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Compliance and Risk Management: Understanding the Difference

By Matt Kelly (Updated )

At first glance, corporate compliance and risk management might seem like the same thing: sets of policies, procedures, and controls that help your enterprise avoid unwanted events.

That’s not quite right. Corporate compliance and risk management do have lots of similarities, but they’re decidedly not the same thing.

Indeed, as more and more organizations embrace the idea of enterprise risk management, (and for good reason, which we’ll address shortly) corporate compliance professionals should take a moment to understand the difference between compliance and risk management. Otherwise, you could hope to implement both at your organization, but end up neither program running as efficiently as it could.

So today, let’s explore those differences and how compliance and risk management can be structured so they support each other rather than operate in silos.

What do we mean by compliance?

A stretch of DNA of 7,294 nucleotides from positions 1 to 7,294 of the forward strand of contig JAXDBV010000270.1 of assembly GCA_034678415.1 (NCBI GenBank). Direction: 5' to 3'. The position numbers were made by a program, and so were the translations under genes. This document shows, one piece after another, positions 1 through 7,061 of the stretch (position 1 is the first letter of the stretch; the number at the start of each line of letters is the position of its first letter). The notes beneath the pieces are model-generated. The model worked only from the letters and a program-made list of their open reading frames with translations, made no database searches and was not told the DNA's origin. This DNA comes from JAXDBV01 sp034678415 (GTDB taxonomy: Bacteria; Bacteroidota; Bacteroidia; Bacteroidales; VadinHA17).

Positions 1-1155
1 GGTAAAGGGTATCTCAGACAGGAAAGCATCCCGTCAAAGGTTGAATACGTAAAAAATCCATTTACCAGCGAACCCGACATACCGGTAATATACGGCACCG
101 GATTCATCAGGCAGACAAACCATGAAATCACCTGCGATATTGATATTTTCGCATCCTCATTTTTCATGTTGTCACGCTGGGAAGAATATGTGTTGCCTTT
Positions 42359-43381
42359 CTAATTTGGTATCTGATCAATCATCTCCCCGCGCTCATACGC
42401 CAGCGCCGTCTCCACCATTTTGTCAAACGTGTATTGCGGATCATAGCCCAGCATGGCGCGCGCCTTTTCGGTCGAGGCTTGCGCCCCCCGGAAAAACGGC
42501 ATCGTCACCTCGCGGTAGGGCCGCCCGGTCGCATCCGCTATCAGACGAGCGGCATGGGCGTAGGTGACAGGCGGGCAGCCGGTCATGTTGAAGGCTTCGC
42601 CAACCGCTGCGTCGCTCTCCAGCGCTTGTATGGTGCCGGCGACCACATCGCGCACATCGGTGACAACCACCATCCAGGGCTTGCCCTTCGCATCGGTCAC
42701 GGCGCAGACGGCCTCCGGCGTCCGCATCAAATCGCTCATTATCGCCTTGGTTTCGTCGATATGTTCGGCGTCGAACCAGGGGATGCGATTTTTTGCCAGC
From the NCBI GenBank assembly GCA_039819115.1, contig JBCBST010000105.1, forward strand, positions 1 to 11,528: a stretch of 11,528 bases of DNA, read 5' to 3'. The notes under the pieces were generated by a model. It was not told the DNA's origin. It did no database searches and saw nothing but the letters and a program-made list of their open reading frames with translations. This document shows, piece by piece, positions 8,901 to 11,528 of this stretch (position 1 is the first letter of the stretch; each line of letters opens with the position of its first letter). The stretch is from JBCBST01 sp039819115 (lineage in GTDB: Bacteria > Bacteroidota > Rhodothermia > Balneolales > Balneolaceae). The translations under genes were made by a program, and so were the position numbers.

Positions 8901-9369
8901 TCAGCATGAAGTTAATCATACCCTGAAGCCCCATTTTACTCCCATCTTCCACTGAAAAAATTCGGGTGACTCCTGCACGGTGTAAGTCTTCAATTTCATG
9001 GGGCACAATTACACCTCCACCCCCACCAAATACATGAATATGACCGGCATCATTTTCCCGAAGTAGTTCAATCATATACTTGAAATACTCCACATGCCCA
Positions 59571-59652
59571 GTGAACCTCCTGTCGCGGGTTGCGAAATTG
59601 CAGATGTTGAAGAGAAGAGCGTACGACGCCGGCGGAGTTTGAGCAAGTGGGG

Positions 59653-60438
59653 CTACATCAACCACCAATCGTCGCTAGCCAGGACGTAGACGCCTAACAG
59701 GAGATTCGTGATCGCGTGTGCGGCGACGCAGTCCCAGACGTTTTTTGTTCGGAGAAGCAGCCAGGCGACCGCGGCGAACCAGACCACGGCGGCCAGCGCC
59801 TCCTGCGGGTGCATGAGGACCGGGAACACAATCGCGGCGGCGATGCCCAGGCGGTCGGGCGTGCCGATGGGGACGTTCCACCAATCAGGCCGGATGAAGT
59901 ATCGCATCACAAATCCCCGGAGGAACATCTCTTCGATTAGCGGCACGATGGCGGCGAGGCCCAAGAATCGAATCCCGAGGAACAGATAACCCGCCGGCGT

Corporate compliance is the program an organization implements to assure that its employees and third parties obey all relevant laws, regulations, and other obligations the business might have.

At least, that’s the formal definition. More plainly, we could say corporate compliance is about helping your organization to avoid trouble with the law. You implement a Code of Conduct, policies, procedures, and other internal controls to steer your workforce to certain standards of behavior. The objective is to assure that the company’s conduct remains in compliance with the law.

A company can structure its compliance program in whatever way makes sense, given that company’s particular circumstances. For example, some businesses might decide to spend lots of time and money on training; others might spend their resources on strict policies and internal controls to enforce those policies. Neither of those approaches is better or worse than the other, so long as what the company chooses to do actually works.

The important point here is that just about all large companies need some sort of compliance program. Compliance with the law is mandatory, and you need to achieve that compliance somehow. So if you put a logical structure to your compliance efforts — like, say, the structure recommended by the Justice Department in its guidance on effective compliance programs — you’ll have an easier path to achieving your objective of complying with the law.

What do we mean by risk management?

Risk management is the program an organization implements to help it identify and avoid unwanted risks. That’s it.

As you can see, risk management is broader than corporate compliance. It can encompass an enormous range of risks, and many of them will have nothing to do with violating laws or regulations.